I've been campaigning on this campaigning on this issue with Save the Children
since 2009. Despite our huge efforts to raise awareness of the daily struggles
of families at our very doorstep, there is still a long way to go.
Why are we lagging behind? To be honest, it’s hard to know where to fix the
blame: we score below average on practically every front. I can’t help but notice
that our that our biggest black mark is the fact that woman in India have only
a 50/50 Chance of having anyone skilled to help them during childbirth.
Statistics like this reflect on how, as a nation and a society: how we treat
women and girls: How we discriminate against them, disempowered them, relegate
them to the margins and once they're there, neglect hem. We've done this for
During my visit to a slum in Delhi with Save the Children in 2011, I met woman
too young to be mother and health workers who have the tell task of 'changing
mindsets-something that will not happen overnight. One of the crucial areas
that Save the children has been focusing on is the importance of nutrition or
both mother and child. Often overlooked this is in fact the cause of a third
of child and a fifth of all maternal deaths here again we are not taking home
any prizes. We have the highest rate of child malnutrition of all middle-income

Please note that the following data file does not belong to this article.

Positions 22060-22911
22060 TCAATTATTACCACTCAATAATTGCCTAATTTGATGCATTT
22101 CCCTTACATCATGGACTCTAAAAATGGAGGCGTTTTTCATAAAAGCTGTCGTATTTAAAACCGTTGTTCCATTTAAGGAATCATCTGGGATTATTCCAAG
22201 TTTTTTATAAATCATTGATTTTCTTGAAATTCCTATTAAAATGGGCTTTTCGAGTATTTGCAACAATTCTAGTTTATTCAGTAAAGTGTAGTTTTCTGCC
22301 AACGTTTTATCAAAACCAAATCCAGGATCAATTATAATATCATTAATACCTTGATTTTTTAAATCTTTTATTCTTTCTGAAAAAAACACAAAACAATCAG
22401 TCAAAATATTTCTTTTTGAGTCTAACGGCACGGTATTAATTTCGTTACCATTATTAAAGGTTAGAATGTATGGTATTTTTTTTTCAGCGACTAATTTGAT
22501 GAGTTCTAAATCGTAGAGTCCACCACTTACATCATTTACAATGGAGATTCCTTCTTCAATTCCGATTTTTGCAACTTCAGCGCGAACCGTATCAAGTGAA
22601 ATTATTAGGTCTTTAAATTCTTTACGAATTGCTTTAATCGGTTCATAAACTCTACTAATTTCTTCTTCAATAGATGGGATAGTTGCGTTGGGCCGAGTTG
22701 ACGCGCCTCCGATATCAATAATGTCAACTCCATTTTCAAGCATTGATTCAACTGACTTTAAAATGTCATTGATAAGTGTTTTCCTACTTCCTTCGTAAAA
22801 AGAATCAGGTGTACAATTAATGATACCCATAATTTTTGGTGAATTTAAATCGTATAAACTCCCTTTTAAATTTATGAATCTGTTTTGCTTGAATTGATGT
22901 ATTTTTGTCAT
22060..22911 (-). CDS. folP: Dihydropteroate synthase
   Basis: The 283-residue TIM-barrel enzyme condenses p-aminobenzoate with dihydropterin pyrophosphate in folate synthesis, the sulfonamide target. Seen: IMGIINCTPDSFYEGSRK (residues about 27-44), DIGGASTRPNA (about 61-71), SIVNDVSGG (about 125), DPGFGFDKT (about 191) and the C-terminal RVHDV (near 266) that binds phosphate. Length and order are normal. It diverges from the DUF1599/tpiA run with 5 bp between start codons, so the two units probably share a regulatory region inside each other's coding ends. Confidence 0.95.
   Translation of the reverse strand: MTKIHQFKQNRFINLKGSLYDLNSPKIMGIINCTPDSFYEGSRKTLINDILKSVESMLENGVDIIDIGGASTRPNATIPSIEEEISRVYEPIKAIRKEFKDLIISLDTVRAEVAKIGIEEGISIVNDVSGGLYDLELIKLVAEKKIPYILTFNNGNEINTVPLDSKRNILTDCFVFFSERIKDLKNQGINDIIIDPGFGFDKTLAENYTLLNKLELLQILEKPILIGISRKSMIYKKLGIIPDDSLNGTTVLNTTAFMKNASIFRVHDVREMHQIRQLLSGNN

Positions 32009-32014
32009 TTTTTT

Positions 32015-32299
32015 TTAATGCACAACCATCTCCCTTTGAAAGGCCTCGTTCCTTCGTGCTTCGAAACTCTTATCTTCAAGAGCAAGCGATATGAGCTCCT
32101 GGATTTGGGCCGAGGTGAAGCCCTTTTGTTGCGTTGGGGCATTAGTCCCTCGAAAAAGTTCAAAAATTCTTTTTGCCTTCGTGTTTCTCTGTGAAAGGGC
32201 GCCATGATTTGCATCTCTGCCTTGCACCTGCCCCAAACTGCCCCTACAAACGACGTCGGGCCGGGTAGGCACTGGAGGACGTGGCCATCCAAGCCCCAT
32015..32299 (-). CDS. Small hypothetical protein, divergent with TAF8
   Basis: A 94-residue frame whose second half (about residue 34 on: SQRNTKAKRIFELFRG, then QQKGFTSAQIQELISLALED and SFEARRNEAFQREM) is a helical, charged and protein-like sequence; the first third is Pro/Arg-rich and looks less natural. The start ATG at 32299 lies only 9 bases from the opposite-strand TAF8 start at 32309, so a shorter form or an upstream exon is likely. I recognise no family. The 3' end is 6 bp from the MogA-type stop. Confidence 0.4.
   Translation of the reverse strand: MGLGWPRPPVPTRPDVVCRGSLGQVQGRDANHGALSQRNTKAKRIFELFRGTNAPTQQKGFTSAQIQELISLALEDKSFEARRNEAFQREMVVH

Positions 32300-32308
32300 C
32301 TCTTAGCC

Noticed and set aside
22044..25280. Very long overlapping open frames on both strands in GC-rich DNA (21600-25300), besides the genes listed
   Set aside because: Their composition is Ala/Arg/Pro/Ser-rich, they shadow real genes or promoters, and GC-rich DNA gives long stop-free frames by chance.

countries and the second highest rate in the e entire world. A tenth of women
in our country are undernourished themselves, and this is being passed on to
their newborns from the womb as they start to develop, and on it goes.
The reality is that we are stuck in a vicious cycle. But with political will
and increased social awareness, and with the excellent work being done organizations
such as save the Children, I believe it is a cycle that can be broken.
Taking care of our women and children build not just a generation but the
nation itself. We neglect mothers at our own peril, at the of society. If we
are to lead as a nation, we must put our women and Children first.
The massage need to reach many more till our society is moved to redress this
situation. This anthology is a small step in the right direction.
A little over the ago the wheels were set in motion by Jaishree Misra when
she pledged her support for Save the Children by undertaking the book that you
hold in your hand today . On behalf of save the Children, I would like to thank
Jaishree the whole team at Zubaan, and everyone who has worked so hard on this
project. Thanks to you all, and here’s hoping that the book will be a big success.
It started with an event organized by save the Children where I found myself
promising to edit a book that would highlight the problems some woman face in
caring for find that children. Rash, yes, but I had been staggered to find that,
in India, we lose a child every nineteen seconds to easily preventable diseases
and seemed worth trying to help the organization employ more health workers
to assist struggling families. In such instances books are my preferred currency